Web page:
New York headed for trouble if counties don't have voting-machine choices.
Elmira Star Gazette
November 20, 2005
A year from now Twin Tiers voters and the rest of New York will walk into polling places and cast their ballots on new machines. But what kind will they be, and when voters walk out how certain can they be that their votes have counted?
The credibility of that 2006 vote and the ones in succeeding years rest with the New York State Board of Elections, which appears to be on a misguided path toward forcing statewide use of touch-screen machines that are not only excessively expensive but too flawed to ensure reliability.
Each county should have the option to choose the touch-screen machines, as flawed as they are, or the more reliable optical-scan machines that we have endorsed because they are more cost-efficient and credible for Chemung, Schuyler and Steuben counties.
At the state level, the Legislature and Gov. George Pataki should intervene and direct the state Board of Elections to interpret state law in a way that would allow a choice, rather than the board's apparent interpretation that says touch-screens are the only way to display what is called a full-face ballot.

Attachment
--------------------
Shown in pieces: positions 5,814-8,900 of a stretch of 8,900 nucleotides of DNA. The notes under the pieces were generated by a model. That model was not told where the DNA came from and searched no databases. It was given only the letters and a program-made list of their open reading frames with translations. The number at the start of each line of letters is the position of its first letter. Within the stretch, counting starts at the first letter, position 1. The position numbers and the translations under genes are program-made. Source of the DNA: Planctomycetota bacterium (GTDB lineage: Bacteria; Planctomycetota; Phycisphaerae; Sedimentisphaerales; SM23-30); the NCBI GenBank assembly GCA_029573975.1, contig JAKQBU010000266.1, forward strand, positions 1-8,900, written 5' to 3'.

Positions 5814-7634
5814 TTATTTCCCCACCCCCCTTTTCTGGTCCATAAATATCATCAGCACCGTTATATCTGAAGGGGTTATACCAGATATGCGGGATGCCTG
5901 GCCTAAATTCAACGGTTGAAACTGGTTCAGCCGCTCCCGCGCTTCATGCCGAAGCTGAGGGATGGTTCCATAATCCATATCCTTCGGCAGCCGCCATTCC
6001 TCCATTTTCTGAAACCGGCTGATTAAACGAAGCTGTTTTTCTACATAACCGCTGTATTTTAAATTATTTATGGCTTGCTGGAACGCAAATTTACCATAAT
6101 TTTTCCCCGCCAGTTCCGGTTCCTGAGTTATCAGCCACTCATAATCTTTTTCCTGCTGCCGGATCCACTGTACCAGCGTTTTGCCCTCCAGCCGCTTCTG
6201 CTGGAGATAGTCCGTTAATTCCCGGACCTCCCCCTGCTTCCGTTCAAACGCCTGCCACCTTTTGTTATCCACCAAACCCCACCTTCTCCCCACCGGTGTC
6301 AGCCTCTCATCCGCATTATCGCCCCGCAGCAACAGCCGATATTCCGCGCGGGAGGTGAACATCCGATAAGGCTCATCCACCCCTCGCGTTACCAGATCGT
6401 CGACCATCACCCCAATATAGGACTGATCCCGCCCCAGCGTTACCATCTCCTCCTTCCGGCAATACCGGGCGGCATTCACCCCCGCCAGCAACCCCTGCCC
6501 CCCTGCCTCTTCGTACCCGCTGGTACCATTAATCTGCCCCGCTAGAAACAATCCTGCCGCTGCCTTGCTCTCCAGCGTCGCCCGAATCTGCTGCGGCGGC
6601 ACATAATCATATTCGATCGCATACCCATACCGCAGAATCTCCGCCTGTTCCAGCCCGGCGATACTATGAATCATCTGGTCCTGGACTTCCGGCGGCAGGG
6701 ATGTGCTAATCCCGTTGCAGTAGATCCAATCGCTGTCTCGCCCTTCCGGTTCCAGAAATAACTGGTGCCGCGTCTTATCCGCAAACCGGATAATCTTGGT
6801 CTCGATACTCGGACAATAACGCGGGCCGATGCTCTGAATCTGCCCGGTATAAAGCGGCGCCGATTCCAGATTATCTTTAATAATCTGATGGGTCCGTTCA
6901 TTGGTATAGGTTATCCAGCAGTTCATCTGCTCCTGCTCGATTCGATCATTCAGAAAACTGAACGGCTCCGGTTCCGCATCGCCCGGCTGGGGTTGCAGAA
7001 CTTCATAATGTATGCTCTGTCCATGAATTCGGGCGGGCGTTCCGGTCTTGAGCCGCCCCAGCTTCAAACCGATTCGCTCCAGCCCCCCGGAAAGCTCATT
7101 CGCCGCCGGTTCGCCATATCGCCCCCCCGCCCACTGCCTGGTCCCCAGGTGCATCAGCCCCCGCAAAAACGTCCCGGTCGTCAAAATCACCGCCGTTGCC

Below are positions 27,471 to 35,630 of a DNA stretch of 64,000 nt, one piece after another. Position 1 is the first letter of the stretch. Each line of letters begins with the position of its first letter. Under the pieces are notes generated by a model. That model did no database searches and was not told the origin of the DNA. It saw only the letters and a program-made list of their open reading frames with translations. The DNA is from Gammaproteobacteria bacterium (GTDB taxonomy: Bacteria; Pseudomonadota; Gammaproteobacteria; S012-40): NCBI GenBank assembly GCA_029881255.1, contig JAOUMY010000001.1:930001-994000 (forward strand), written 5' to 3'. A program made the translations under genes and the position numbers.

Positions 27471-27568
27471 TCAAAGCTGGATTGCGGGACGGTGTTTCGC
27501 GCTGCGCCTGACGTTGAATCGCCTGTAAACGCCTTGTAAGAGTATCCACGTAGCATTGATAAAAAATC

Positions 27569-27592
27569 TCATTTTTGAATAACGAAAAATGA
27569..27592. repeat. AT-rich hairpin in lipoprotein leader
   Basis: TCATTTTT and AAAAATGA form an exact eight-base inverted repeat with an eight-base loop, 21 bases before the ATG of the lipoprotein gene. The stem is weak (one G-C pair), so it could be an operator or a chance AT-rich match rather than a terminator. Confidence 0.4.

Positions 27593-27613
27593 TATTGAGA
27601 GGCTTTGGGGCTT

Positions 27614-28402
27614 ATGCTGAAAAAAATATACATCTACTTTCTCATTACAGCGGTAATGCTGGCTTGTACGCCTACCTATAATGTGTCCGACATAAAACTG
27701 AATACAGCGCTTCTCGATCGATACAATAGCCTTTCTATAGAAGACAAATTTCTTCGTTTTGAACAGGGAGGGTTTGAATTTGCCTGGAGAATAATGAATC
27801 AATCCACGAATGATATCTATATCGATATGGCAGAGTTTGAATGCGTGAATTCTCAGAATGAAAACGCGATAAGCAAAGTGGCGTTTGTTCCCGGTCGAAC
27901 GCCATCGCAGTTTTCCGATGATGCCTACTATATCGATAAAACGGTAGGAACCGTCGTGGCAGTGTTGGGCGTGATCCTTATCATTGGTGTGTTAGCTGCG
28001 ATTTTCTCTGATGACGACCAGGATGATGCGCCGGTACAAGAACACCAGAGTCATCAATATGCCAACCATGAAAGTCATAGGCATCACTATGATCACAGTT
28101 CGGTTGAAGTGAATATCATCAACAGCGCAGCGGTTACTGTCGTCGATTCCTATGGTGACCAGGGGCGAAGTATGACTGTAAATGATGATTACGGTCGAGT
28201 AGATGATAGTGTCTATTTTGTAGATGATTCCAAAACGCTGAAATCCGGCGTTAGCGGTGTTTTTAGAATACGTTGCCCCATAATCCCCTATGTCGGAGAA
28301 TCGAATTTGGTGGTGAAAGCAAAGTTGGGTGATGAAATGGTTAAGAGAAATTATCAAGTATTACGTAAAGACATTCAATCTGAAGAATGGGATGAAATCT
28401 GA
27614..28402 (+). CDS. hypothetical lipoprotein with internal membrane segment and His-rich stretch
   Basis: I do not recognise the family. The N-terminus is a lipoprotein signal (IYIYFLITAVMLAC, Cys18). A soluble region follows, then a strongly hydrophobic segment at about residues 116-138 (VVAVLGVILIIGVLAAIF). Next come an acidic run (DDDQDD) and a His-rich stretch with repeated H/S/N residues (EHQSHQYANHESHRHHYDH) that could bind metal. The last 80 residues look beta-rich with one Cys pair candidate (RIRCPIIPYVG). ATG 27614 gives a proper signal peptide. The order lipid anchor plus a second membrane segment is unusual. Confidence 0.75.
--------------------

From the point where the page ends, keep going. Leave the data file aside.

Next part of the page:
Lurking on the sidelines but hardly disinterested are the manufacturers of voting machines who would love to sell the state the more expensive touch-screen versions at $8,000 to $11,500 per unit compared with $5,500 per optical-scan. But those touch-screens are riddled with problems, so much so that Miami-Dade County's elections supervisor recommended the county get rid of the $24.5 million worth of machines it bought in 2002 .
Touch-screen machines simply have not been perfected. Maybe one day they will, but as an October General Accounting Office report indicates, they have caused a multitude of problems. A North Carolina county cited by the GAO report experienced memories filling up as the touch-screen machines continued to accept as many as 4,000 votes that were not counted.
The state Board of Elections appears ready to ignore such problems and adopt a disastrous policy that could cost the federal, state and local governments more than necessary and result in embarrassing voting irregularities in a very important 2006 election in New York.
Only pressure from the public, legislators and the governor can bring good sense to bear on the elections board before it's too late. That pressure needs to come soon or New Yorkers will be stuck with an imperfect way to choose their public officials.
Copyright © 2005 Star-Gazette.
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